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Effects of early experience on children's recognition of facial displays of


emotion

Article  in  Developmental Psychology · October 2002


DOI: 10.1037//0012-1649.38.5.784 · Source: PubMed

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Seth D Pollak Pawan Sinha


University of Wisconsin–Madison Massachusetts Institute of Technology
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Developmental Psychology Copyright 2002 by the American Psychological Association, Inc.
2002, Vol. 38, No. 5, 784 –791 0012-1649/02/$5.00 DOI: 10.1037//0012-1649.38.5.784

Effects of Early Experience on Children’s Recognition


of Facial Displays of Emotion

Seth D. Pollak Pawan Sinha


University of Wisconsin—Madison Massachusetts Institute of Technology

The present research examines visual perception of emotion in both typical and atypical development. To
examine the processes by which perceptual mechanisms become attuned to the contingencies of affective
signals in the environment, the authors measured the sequential, content-based properties of feature
detection in emotion recognition processes. To evaluate the role of experience, they compared typically
developing children with physically abused children, who were presumed to have experienced high levels
of threat and hostility. As predicted, physically abused children accurately identified facial displays of
anger on the basis of less sensory input than did controls, which suggests that physically abused children
have facilitated access to representations of anger. The findings are discussed in terms of experiential
processes in perceptual learning.

Humans rely heavily on facial expressions when communicating structured arrays of features, where the observer must determine an
emotional states to others. Although considerable attention has abstract concept of a subjective feeling state (such as “anger” or
been devoted to how the nervous system responds to faces as “sadness”) based on the detailed configural properties of the sur-
compared with other objects (McCarthy, Puce, Gore, & Allison, face musculature of the face (such as a clenched jaw or raised
1997; Moscovitch, Winocur, & Behrmann, 1997), there are still eyebrows). Thus, the representation of an emotion begins with the
many questions about factors that affect the perception of emotion- fine-grained details of variation in facial input and results in an
specific information communicated by the face. Because emotions emotion labeling choice (for discussions of the processes under-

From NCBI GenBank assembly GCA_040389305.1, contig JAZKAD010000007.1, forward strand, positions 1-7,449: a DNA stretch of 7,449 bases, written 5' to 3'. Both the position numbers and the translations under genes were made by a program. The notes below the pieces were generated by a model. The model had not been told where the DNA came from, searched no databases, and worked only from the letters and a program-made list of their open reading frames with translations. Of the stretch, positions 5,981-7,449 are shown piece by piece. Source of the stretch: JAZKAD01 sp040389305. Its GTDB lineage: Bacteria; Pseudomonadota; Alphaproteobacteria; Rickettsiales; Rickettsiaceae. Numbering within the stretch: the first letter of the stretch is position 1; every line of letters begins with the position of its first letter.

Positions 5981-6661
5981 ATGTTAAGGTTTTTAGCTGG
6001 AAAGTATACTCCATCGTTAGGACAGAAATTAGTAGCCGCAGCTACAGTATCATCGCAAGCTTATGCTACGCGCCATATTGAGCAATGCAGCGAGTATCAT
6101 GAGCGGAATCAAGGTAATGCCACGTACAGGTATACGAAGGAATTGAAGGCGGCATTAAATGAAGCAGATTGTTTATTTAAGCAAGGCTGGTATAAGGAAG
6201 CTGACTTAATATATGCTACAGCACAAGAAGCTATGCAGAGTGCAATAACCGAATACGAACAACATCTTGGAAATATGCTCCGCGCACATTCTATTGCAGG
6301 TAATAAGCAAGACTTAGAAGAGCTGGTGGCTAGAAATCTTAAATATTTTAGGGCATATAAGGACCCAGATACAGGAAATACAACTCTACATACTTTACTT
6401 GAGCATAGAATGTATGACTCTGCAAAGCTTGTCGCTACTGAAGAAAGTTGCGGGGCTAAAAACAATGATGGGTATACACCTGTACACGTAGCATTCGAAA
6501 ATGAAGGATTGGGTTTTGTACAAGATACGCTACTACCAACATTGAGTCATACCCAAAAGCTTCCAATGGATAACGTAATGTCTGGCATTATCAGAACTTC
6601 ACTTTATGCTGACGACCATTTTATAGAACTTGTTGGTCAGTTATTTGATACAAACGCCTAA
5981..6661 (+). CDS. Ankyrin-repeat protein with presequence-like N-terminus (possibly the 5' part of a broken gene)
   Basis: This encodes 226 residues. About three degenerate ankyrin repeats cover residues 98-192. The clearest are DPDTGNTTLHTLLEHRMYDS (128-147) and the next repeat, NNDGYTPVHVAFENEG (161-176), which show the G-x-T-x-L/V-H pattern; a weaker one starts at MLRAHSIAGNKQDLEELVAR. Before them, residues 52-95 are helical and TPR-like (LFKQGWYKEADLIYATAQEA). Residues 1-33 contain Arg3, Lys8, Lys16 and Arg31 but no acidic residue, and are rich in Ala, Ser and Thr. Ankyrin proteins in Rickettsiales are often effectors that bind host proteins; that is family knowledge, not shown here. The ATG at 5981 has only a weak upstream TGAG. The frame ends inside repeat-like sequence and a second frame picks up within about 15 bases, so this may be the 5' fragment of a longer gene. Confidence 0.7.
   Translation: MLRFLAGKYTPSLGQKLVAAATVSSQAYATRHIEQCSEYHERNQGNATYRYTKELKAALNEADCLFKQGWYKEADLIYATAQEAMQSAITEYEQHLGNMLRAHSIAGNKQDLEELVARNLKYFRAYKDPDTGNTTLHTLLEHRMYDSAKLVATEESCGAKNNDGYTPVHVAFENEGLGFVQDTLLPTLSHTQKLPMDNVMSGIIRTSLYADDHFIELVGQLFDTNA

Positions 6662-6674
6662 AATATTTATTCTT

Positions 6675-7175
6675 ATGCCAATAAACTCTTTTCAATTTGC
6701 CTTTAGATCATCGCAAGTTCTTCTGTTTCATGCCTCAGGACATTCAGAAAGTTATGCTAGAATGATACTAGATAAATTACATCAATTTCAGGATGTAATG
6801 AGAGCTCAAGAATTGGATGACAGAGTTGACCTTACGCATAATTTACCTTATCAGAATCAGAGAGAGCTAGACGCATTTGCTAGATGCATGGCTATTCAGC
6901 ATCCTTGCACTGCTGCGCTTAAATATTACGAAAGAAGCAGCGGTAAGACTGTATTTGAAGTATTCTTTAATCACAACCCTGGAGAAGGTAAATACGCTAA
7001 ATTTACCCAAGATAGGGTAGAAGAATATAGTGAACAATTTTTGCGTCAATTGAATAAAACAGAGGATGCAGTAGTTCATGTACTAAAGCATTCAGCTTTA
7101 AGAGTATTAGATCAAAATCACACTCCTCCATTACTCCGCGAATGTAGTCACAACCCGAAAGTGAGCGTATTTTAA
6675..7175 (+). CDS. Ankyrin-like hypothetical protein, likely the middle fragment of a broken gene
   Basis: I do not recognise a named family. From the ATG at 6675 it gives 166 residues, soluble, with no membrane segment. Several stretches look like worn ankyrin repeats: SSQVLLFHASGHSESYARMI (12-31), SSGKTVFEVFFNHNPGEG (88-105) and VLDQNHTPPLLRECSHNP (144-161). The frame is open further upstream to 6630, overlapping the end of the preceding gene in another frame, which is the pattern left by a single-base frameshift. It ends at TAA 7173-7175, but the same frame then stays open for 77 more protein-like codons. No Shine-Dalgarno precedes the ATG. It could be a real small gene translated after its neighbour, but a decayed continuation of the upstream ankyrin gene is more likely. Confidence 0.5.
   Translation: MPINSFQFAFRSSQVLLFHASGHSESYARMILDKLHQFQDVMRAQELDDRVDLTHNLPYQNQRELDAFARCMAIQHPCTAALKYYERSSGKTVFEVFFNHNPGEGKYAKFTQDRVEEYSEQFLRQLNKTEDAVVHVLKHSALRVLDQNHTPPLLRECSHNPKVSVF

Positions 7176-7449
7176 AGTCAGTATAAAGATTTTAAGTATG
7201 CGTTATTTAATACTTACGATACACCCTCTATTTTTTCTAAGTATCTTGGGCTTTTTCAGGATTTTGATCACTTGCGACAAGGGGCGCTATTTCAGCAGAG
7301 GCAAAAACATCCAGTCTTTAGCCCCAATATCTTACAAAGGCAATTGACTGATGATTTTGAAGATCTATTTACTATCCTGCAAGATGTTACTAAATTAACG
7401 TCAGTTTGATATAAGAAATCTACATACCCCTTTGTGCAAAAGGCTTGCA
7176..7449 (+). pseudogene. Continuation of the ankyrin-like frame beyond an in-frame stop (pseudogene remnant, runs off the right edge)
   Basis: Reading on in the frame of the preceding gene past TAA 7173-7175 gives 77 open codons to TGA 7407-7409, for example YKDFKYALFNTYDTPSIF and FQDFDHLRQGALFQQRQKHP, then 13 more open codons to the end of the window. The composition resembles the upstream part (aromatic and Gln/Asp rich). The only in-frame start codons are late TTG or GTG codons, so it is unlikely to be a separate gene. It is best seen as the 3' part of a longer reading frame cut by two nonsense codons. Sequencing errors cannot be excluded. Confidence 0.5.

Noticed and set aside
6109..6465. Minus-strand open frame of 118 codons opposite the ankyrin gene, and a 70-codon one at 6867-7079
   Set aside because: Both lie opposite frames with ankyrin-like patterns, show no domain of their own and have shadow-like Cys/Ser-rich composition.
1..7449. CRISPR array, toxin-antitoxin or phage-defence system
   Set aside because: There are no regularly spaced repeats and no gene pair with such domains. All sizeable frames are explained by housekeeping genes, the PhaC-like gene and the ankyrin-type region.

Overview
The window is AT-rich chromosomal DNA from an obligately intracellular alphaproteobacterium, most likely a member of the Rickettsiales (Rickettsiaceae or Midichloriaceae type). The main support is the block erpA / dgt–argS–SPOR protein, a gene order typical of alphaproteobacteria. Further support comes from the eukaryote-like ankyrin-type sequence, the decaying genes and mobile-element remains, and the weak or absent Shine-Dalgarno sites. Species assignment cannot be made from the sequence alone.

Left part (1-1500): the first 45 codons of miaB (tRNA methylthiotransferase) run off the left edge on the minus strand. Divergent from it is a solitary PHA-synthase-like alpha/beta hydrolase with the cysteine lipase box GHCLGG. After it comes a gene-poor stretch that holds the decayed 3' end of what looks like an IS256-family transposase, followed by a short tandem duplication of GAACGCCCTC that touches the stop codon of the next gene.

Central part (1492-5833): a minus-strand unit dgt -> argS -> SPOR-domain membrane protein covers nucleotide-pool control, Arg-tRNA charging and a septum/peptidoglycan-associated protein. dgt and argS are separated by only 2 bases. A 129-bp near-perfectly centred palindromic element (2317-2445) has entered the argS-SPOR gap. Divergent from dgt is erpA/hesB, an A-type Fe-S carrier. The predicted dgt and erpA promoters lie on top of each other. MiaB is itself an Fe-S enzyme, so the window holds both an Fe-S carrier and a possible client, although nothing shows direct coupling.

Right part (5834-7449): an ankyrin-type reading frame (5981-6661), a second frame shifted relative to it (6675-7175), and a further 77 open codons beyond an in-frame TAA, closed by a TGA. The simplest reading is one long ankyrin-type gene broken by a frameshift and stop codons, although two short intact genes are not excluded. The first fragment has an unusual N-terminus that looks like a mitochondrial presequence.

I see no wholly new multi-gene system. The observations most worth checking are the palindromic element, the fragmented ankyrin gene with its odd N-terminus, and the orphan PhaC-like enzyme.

are signaled as continuous sequences of changes in facial muscu- lying recognition of facial expressions, see Pollak & Kistler, 2002;
lature, rapid, accurate recognition of facial expressions of emotion Teunisse & de Gelder, 2001; Young et al., 1997). We speculated
presents a significant computational processing achievement for that if recognition of an emotion requires access to a representa-
the developing child. To correctly identify an emotion, an observer tion, then early, partial information about the incoming emotional
must use early partial information from a dynamic modulation of signal must be made available immediately. In ordinary social
muscle movements to generate hypotheses about what emotion is discourse, an observer would probably not wait until another
being displayed and then map those changing physical features person’s emotional expression had peaked before trying to identify
onto categories to label, categorize, and predict the behavior of what it was the other person was feeling. More likely, as observers
others. watch a facial expression begin to form, they begin to observe and
Visual recognition of emotion requires an observer to relate pick out clues about what emotion is being communicated—long
features of the face to stored representations of facial features in an before the final, peak display of the emotional expression.
emotion lexicon. Here we use the term emotion lexicon to refer to
Therefore, we reasoned that the ability to use partial information
in affective signaling would allow an observer to begin to generate
hypotheses about what another individual is feeling. Rapid recog-
Seth D. Pollak, Department of Psychology, University of Wisconsin— nition of emotional signals, if accurate, would facilitate adaptive
Madison; Pawan Sinha, Department of Brain and Cognitive Sciences, social functioning. However, it is reasonable to expect that the
Massachusetts Institute of Technology.
assumptions observers make about the emotional states of others
This research was supported by grants from the University of Wisconsin
Graduate School and the National Institute of Mental Health (MH-61285) will be guided by the observers’ expectations, perceptual sensitiv-
to Seth D. Pollak. ity, and access to mental representations of emotional knowledge.
We gratefully acknowledge the assistance of Anna Bechner, Elizabeth Moreover, an observer’s detection of early cues may also restrict
Stevens, Keith Thoresz, and Alison Wismer Fries. James Dannemiller, consideration of emotion categories as possible choices even when
Arthur Glenberg, and Charles Nelson provided helpful comments on the the full identity of the emotion being expressed is uncertain. For
data presented in this article. This research would not have been possible these reasons, it is important to better understand what factors
without the collaboration of Mr. Robert Lee and his staff at the Child influence how individuals learn to recognize and decode emotional
Protective Services division of the Dane County, Wisconsin, Department
information conveyed by the face. Two recent models have been
of Human Services and the participation of many children and parents, to
whom we are most grateful. advanced to account for the role of experience in facial recogni-